Fat-Shaming In Doctor's Clinic Can Be Physically Harmful
A recent review of research shows that not only is fat-shaming in the doctor's clinic mentally detrimental to patients, but it can also lead to actual physical harm. It can lead to medicine under-dosing and even misdiagnosis.
Fat-Shaming In The Doctor's Clinic
Though doctors may even be unaware that what they are doing is considered as fat-shaming, a recent review of research presented in the 125th Annual Convention of the American Psychological Association shows that medical discrimination based on the patients' size could lead to serious physical harm.
This act includes excluding overweight people from medical research, providing weight loss advice instead of recommending diagnosis procedures, recommending different medical procedures based on body size, and assuming that a medical problem is merely a weight problem.
In a symposium entitled "Weapons of Mass Distraction — Confronting Sizeism," professor of psychology Joan Chrisler, Ph.D. described the detrimental effects of fat-shaming on patients.
For instance, because overweight people are often excluded from medical research due to preconceived ideas about their health status, they are then often given under-dosed medication. Similarly, there are instances wherein doctors would provide weight loss advice to their patients instead of ordering diagnostic procedures on the assumption that their weight is the cause of the experienced symptoms.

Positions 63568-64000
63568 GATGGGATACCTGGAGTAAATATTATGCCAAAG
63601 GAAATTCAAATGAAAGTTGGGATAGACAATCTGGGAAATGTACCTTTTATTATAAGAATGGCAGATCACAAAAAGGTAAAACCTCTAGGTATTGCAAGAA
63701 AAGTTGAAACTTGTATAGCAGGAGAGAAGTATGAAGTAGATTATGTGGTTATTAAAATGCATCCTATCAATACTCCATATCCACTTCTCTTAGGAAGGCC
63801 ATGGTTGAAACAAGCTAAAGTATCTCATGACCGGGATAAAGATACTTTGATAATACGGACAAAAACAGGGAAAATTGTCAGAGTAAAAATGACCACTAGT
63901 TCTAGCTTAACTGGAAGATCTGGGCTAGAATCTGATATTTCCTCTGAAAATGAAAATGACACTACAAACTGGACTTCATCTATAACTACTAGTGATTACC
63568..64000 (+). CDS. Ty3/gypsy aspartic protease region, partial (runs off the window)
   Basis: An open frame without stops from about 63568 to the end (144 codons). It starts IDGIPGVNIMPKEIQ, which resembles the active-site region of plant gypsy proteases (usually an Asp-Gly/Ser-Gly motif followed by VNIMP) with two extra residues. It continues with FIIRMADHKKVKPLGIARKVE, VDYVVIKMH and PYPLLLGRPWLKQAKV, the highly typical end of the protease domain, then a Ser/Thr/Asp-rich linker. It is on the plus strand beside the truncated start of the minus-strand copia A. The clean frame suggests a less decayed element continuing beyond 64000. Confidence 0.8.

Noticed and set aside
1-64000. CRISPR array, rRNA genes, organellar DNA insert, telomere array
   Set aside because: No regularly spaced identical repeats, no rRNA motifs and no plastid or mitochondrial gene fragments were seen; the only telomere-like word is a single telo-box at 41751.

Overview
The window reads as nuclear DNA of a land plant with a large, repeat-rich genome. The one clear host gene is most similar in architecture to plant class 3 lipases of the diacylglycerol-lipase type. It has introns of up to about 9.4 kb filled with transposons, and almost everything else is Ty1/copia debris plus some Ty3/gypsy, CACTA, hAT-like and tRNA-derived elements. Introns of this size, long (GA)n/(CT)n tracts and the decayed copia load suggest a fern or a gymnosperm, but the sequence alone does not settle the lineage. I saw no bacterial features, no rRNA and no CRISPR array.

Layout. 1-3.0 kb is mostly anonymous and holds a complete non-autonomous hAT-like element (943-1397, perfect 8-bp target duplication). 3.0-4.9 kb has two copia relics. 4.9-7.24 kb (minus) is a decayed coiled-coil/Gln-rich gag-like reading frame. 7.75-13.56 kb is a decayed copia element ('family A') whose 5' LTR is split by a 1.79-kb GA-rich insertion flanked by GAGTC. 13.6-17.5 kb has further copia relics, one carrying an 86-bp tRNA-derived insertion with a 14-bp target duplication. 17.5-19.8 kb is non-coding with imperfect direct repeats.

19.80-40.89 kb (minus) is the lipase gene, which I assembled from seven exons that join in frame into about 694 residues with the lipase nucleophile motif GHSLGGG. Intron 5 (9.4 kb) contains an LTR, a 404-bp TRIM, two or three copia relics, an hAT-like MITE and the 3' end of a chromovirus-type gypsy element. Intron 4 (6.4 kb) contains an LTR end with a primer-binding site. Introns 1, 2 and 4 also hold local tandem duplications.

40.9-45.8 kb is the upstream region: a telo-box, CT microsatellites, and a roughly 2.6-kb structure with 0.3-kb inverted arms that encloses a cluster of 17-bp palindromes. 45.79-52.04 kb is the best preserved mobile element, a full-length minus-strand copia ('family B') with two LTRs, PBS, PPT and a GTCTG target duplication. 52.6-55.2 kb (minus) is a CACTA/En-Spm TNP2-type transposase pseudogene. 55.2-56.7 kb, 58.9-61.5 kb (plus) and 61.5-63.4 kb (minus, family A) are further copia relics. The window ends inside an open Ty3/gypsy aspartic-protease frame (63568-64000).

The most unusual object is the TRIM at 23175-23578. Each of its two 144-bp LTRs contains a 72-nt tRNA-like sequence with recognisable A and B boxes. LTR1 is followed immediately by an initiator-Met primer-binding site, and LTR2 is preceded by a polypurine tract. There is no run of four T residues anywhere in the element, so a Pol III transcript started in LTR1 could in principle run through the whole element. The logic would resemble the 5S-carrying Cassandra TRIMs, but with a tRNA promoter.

This is problematic because it leads to psychological stress and misdiagnosis. What's more, patients who have experienced such attitudes may delay or even avoid going to health care providers. In fact, in a review of over 300 autopsy reports, obese people were seen to be 1.65 times more likely to have undiagnosed serious medical conditions, which could point to inadequate health care access.
"Recommending different treatments for patients with the same condition based on their weight is unethical and a form of malpractice," said Chrisler.
Apart from decisions made by medical practitioners with regard to the patients' weight, overweight patients may also experience fat-shaming in the doctors' clinic in the form of microaggressions. These acts refer to small gestures that point to a health practitioner's negative attitudes toward overweight patients.
For instance, a medical practitioner could shake his head or wince while charting a patient's weight, or even show an obvious reluctance to touch a larger sized patient. These microaggressions lead to a patient's stigmatization because of his or her weight.
Presenters at the symposium argue against a weight-centric model of health, which is essentially viewing a person's weight as a predictor of health. In other words, it views higher weight as a marker of poor health habits, and weight loss as a sign of improved health when other factors such as genetics and poverty may play a role in being heavier.
According to Maureen McHugh, Ph.D., another psychologist who also presented about fat shaming in the symposium, it has been proven that fat-shaming is not an effective means of inciting weight loss and improved health, but instead serious risks for psychological and physical health.
As such, both Chrisler and McHugh believe that in the aspects of treatment, theory, and research, weight stigma must be addressed in the medical profession. What's more, mental and physical health, not weight, must be the desired outcomes in the medical practice.